On Tuesday February 20, 2007 we saw that the Clerk Magistrate of Worcester found just cause to move forward with both assault & battery, and civil rights violations charges filed against Larry Cirignano. Cirignano used to be the head of the Catholic Citizenship Groups founded here in Boston by our own Ambassador Ray Flynn. Cirignano has resigned his post since being accused on this matter. Here is the article in full as reported first in BayWindows:
Issue Date: 2/15/2007, Posted On: 2/20/2007
- Breaking News -
Photo: Marilyn Humphries
A clerk magistrate found probable cause to charge former Catholic Citizenship executive director Larry Cirignano with misdemeanor assault and battery and civil rights violations at a Feb. 20 hearing at Worcester District Court. The charges stem from an altercation at a Dec. 16 rally at Worcester City Hall held by VoteOnMarriage.org during which Cirignano, a speaker at the rally, allegedly shoved to the ground Sarah Loy, a same-sex marriage supporter who was protesting the rally.
Following the hearing, which was not open to the public or the press, Cirignano confirmed to Bay Windows that the magistrate had found probable cause on both charges, but he declined to comment further.
Loy, who testified at the hearing, said, “I’m glad to know that the city of Worcester and the Commonwealth of Massachusetts take the issue of free speech seriously.” She said she was told at the hearing that when the case goes to trial she will be called as a witness, but she said she was unsure when a trial might begin.
Tim Connolly, a spokesperson for the Worcester County District Attorney's office, said Cirignano will be arraigned in Worcester District Court April 11.
As executive director of Catholic Citizenship, Cirignano was one of the key partners in the VoteOnMarriage.org coalition working to pass an amendment to ban same-sex marriage. In the fall of 2005, when VoteOnMarriage.org carried out a campaign to gather signatures to send the amendment to the legislature, Cirignano coordinated the signature collection campaign in the state’s Catholic churches. He also worked as a consultant for the Massachusetts Independent PAC for Working Families (MIPAC/WF), providing funding and support to state legislative candidates who support the marriage amendment.
Last month Cirignano announced he had stepped down as executive director of Catholic Citizenship to head a newly formed Catholic “pro-life [and] pro-family” organization based in Washington, D.C. He declined to give Bay Windows the name or further information about the organization, saying that a public announcement of the organization’s launch will likely come next month.
A second blow to the camps hell bent on the demonization of the gay community came in the from a Federal law suit. Now we see that all the pomp and circumstance pumped into the David Parker law suit could not breathe life into the beast they were trying to make this out to be. What the haters wanted was to get people afraid. What they didn't count on is that most people are already active enough in their kids schools to know and approve of their teachings. The idea of teaching the Two Princes was not to undermine one person's set of values, but rather to share an understanding that all life, whatever the form is sacred. These children will grow up and will one day come in contact with people who are different than they. They must be properly educated on how to conduct themselves when this happens. By helping children understand these differences exist at an early developmental age, we help them have a better ability to succeed in life. This type of teaching also lowers the risk of violence against gays.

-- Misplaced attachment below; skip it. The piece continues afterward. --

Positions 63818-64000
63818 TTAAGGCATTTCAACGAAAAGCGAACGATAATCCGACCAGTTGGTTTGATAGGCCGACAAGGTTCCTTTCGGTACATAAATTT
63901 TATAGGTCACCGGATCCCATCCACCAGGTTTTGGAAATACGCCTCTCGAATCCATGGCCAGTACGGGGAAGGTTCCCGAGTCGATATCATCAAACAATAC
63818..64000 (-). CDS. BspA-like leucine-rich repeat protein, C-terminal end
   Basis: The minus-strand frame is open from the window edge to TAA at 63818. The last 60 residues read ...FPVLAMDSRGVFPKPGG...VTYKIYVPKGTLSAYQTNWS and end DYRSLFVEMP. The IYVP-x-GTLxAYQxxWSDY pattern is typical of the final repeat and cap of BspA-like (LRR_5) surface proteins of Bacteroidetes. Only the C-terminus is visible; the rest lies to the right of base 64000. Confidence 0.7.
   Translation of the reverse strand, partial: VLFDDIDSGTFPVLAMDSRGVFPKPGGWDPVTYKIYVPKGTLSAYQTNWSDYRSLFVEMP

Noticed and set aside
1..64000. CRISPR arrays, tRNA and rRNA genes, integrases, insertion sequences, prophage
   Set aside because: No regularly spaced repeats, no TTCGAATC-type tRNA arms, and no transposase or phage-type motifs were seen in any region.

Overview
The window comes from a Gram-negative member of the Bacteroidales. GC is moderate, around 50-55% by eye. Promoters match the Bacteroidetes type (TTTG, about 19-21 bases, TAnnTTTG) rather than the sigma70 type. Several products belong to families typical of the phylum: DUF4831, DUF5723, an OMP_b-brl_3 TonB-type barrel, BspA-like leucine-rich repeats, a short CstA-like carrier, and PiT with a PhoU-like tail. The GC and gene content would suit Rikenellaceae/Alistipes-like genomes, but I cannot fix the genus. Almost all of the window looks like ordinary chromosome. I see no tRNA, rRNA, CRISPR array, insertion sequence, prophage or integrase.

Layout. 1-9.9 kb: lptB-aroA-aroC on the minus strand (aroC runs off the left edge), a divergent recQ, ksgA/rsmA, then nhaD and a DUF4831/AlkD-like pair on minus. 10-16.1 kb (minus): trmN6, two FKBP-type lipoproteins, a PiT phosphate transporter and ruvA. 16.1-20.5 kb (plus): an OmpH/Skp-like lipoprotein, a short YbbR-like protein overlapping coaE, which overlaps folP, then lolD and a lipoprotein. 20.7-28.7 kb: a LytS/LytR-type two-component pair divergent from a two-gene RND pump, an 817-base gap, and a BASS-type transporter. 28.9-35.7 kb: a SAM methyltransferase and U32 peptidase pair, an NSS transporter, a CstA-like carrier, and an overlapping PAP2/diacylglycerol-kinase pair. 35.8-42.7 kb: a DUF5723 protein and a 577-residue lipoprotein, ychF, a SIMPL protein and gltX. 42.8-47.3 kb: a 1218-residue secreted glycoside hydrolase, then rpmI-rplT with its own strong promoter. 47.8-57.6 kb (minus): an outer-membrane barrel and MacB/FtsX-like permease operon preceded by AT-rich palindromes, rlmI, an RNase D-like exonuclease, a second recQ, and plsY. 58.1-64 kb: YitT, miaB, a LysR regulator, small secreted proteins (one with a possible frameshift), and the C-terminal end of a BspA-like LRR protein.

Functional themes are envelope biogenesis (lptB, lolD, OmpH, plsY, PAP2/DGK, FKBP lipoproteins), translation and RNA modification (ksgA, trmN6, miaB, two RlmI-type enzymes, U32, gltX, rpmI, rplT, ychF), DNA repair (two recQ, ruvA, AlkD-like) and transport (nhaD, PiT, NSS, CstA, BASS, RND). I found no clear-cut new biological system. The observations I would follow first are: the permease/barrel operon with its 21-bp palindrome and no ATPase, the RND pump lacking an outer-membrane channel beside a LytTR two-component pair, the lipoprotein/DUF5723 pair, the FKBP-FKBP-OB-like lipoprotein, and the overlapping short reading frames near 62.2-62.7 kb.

Friday, February 23, 2007
Judge dismisses Lexington suit over school lesson involving same-sex couples
By Jonathan Saltzman, Globe Staff
A federal judge today dismissed a lawsuit by two Lexington couples who claimed the local public school district violated their constitutional rights by teaching their young children about different types of families, including those headed by same-sex couples.
Chief Judge Mark L. Wolf of the US District Court said that under the Constitution, public schools are "entitled to teach anything that is reasonably related to the goals of preparing students to become engaged and productive citizens in our democracy. Diversity is a hallmark of our nation.''
In a 38-page decision, Wolf said the two couples -- David and Tonia Parker, and Robert and Robin Wirthlin -- have the option of sending their children to private schools or home-schooling them. He also said the couples can ask the school district to excuse their children when classroom discussions touch on issues of homosexuality.
But they have no right to prescribe what the school district teaches, he said, citing precedent-setting federal court rulings.
"As Ralph Waldo Emerson wrote in his journal, 'I pay the school master, but 'tis the school boys that educate my son,'" Wolf wrote.
The couples filed their suit in 2006 after Jacob Parker, then in kindergarten, brought home a book depicting different families, including a same-sex couple. Joey Wirthlin, then in first grade, was read a book featuring a prince who married another prince.
Moments after he heard about today's ruling, David Parker said, "We will continue to move forward, as we always have, with patience and tolerance in these matters." He declined to elaborate.
Sarah Wunsch, a staff attorney for the ACLU of Massachusetts, which filed a friend of the court briefing siding with the school district, praised Wolf's ruling.
"I think it's a terrific opinion," she said. "A parent can't control what's taught in the public schools based on their own personal religious views. So it keeps public education alive, really."